A post-reform environment in the U.S. has changed payer business models across nearly every line of health insurance product offered, and established new business opportunities in terms of payers looking to acquire health IT solutions for not only the purpose of internal use, but also to sell applications to other payers. One example of this trend that will continue is illustrated by Fallon Community Health Plan in Massachusetts, which licenses back office applications supporting dual eligible lines of business to Inova Health System in Virginia. Many of the payers I have worked with in the last few months tell me they are actively looking for new solutions from entrepreneurial companies to address many of their "pain points" for which existing solutions are not a good fit. These payers represent both medium to large size organizations including national and regional lines of business. In many cases, such as with the larger, national payers, there is an existing business division that is charged with seeking out and evaluating new IT solutions and companies. Offering non-insurance lines of business such as IT applications and related services is quickly becoming part of the changing payer business model.
Some of the payer "pain points" include the following areas:
1) Clinical and financial analytics that operate in a secure, SaaS and/or cloud environment, are highly scalable, can access and analyze structured and unstructured clinical data, and enable a high degree of user customization in terms of data field, report levels, and user ID access. These analytic applications also need to interface with a payer's core claims system to enable the customization and administration of value-based reimbursement models, most of which are still being defined in terms of pay for performance (P4P), global or bundled payments, and other shared risk arrangements such as Accountable Care Organizations (ACOs).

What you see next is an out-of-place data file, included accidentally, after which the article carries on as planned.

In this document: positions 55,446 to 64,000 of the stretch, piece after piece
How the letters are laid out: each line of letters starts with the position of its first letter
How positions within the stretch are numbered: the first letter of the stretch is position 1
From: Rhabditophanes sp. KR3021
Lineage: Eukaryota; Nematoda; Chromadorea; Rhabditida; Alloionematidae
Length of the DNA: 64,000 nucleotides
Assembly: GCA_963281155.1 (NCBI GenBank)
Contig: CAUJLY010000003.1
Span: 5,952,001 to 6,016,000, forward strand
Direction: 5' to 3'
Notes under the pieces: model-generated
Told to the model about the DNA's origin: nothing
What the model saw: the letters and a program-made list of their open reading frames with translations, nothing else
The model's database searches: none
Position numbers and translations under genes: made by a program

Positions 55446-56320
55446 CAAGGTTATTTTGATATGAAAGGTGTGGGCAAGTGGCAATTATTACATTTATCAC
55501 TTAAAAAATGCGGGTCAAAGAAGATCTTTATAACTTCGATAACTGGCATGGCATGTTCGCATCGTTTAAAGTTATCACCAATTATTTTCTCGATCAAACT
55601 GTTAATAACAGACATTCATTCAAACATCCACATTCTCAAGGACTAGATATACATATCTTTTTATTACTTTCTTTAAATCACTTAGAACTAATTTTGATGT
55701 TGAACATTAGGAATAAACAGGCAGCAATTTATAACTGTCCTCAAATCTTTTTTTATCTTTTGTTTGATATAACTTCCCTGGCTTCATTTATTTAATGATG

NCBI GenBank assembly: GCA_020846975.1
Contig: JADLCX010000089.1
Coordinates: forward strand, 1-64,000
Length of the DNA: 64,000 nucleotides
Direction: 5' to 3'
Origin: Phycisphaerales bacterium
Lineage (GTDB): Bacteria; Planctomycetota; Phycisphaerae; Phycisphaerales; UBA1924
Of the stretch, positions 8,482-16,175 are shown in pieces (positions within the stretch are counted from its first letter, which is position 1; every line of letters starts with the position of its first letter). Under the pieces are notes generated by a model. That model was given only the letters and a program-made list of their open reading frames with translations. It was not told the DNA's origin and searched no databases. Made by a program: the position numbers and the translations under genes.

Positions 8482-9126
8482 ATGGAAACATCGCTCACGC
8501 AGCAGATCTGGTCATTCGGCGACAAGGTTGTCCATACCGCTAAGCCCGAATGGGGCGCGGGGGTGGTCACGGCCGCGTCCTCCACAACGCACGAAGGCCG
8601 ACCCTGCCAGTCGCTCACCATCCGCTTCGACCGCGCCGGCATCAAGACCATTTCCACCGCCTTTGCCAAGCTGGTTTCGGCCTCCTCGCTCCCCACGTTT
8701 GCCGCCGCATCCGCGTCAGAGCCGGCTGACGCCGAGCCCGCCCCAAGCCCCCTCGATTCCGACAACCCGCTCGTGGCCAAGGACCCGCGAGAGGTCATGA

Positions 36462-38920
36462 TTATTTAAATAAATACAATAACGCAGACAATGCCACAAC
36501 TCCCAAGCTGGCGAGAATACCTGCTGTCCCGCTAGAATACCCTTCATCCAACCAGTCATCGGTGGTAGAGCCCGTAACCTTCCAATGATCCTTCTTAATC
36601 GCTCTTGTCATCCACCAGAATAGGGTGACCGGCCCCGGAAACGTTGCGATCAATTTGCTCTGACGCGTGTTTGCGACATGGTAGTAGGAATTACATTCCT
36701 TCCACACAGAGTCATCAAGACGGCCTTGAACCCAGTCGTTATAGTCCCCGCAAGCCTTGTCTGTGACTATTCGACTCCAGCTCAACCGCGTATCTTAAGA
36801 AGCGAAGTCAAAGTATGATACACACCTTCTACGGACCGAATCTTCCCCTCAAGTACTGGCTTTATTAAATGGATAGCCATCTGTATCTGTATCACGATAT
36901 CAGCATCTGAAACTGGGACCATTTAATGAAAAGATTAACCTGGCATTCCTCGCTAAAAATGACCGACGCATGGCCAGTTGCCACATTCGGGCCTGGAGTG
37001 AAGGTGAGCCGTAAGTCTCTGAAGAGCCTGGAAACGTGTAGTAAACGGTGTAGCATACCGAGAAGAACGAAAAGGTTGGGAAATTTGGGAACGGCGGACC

2) Consumer navigation and engagement tools providing real-time, meaningful decision support capabilities in a public or private exchange environment AND support consumer healthcare decisions AFTER enrollment. This area must be mobile enabled and provide more of a retail experience than traditional payer mobile apps.
3) Meaningful price transparency tools that educate consumers on meaningful concepts of price and value while supporting care decisions - this is a particular challenge as the industry struggles to define the concept of "value in healthcare" in a way can identify with.
4) Meaningful quality and cost reports to providers that are pushed out (versus requiring a logon to yet another payer portal) with timely, actionable information that drives improvements over time.
On April 24, 2015 I will be participating in a panel discussion in Washington, D.C. focusing on what providers and payers are buying and how - see the attached flyer and http://www.nelsonmullins.com/register/HealthTechInnovators2015 for more information.
In addition, AHIP recently announced the AHIP Innovations Lab an “action hub” where payer organizations can immerse themselves in all aspects of a particular IT challenge and work side by side with IT solutions partners. Check out this article for more information!
Questions, comments? Contact me at firstname.lastname@example.org.